WASHINGTON: Let us get that for you, broadcasters told lawmakers bent on regulating television audio. Reports from last week’s hearing on a law to equalize audio between commercials and program content indicate that legislators agreed to let broadcasters handle the problem. Industry witnesses at the hearing said they would issue a recommended practice for broadcast audio levels by September, according to the Chicago Tribune.
David Perry of the American Association of Advertising Agencies mentioned that ads are not supposed to be louder than the peak loudness of the show they’re in, but commercials often abut hush-hush moments in a show. Such placement makes them seem intentionally jarring.
The averted law has been circulating on Capital Hill for nearly a year now, but finally got a hearing last Wednesday in the House Commerce Subcommittee on Communications, Technology and the Internet. H.R. 1084, the Commercial Advertisement Loudness Mitigation Act, would have required the FCC to set loudness levels for commercials. It was introduced by Rep. Anna Eshoo (D-Calif.) in February.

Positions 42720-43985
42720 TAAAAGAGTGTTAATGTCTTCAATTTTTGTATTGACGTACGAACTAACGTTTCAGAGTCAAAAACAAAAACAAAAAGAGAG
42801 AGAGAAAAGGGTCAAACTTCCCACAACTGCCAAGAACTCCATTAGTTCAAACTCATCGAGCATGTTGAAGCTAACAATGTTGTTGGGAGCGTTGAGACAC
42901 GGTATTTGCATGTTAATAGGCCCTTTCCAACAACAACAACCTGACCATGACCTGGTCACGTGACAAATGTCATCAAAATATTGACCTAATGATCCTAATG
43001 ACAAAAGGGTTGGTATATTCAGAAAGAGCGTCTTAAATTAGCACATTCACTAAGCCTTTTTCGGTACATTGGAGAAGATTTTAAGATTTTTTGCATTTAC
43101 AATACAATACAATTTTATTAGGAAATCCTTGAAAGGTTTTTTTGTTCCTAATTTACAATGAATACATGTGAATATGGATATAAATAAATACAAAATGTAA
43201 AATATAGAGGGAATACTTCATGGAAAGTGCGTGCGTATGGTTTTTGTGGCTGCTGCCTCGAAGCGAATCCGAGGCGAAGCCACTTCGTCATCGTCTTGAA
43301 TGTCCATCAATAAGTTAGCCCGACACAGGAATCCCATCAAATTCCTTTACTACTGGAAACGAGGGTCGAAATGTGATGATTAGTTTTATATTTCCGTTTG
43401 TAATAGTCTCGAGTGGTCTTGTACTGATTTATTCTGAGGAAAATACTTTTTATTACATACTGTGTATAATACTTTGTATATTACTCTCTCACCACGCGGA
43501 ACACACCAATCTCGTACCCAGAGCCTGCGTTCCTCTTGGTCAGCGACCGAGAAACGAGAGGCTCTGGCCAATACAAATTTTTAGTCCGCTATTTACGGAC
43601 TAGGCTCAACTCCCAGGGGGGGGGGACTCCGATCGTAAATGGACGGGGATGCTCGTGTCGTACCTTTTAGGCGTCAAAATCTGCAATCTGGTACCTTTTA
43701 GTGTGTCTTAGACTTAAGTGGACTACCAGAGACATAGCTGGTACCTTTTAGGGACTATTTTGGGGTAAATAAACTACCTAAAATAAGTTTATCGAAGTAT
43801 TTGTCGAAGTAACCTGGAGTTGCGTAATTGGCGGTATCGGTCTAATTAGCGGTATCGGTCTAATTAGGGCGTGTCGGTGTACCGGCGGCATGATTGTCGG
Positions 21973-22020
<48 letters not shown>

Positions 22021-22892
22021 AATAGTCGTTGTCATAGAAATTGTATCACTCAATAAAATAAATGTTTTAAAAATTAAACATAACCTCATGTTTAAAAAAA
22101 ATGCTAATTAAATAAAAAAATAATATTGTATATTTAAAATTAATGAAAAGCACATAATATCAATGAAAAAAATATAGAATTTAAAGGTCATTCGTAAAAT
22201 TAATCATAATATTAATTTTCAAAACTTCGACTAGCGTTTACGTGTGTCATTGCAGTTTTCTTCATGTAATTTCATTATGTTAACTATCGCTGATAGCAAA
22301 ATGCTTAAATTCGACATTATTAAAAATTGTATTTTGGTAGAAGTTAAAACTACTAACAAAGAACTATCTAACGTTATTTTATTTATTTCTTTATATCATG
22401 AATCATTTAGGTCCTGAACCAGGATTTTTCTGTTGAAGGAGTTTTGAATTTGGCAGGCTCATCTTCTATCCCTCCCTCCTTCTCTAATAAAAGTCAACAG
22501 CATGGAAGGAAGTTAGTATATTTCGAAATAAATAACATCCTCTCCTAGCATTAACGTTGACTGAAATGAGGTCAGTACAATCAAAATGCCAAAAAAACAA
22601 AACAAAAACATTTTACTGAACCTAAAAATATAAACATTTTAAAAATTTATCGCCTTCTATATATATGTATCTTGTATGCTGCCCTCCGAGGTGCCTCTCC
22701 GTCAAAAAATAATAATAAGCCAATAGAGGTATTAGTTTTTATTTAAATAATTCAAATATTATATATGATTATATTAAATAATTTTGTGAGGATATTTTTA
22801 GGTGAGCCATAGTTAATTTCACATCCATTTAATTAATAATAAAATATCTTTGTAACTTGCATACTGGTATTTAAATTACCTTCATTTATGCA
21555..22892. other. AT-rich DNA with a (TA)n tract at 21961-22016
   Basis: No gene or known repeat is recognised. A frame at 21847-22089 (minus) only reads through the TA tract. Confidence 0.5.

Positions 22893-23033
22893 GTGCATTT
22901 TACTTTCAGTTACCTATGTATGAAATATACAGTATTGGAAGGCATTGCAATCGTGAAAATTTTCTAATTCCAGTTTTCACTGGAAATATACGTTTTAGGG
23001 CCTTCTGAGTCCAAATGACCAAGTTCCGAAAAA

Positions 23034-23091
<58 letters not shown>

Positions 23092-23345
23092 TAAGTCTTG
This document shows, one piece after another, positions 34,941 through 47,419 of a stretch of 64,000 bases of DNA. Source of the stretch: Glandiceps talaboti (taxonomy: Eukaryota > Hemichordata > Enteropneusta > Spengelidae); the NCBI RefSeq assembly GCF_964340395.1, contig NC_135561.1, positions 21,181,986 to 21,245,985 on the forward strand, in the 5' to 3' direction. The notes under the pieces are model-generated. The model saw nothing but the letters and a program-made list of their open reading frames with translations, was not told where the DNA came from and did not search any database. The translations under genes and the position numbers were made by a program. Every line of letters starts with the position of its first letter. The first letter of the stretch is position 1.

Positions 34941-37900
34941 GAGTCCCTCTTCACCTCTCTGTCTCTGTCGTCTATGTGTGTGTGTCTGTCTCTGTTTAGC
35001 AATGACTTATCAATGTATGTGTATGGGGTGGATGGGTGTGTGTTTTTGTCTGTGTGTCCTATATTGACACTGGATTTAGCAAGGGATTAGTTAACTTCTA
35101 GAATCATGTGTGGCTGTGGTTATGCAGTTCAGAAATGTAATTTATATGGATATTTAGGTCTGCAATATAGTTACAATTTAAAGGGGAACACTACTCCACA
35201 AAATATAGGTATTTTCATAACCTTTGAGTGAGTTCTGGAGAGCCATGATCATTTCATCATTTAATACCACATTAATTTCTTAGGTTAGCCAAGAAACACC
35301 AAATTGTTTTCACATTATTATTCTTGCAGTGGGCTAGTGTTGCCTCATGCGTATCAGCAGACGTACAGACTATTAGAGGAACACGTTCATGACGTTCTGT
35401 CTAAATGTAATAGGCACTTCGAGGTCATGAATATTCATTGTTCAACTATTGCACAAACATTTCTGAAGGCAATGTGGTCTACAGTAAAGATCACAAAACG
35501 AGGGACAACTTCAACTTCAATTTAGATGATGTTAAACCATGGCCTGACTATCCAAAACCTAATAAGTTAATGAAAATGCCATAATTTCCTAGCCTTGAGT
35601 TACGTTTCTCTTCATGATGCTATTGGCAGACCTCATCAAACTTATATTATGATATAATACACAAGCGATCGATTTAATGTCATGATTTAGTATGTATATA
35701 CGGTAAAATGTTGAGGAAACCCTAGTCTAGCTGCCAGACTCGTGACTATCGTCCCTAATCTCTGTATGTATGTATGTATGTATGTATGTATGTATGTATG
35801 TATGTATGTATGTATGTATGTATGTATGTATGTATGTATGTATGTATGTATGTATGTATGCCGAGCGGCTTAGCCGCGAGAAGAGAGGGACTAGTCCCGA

The three-part bill instructed the commission to prevent commercials from being “excessively noisy or strident;” and from having modulation and loudness levels that “substantially” exceed the accompanying programming. The bill had 21 co-sponsors, including subcommittee chairman, Rick Boucher of Virginia. Legislators agreed to table the legislation for the time being, but promised to resurrect it if no results were achieved by the fall. – Deborah D. McAdams
(Also see “Legislator Wants to Outlaw Loud TV Commercials.”)
(Image by Will Murphy)
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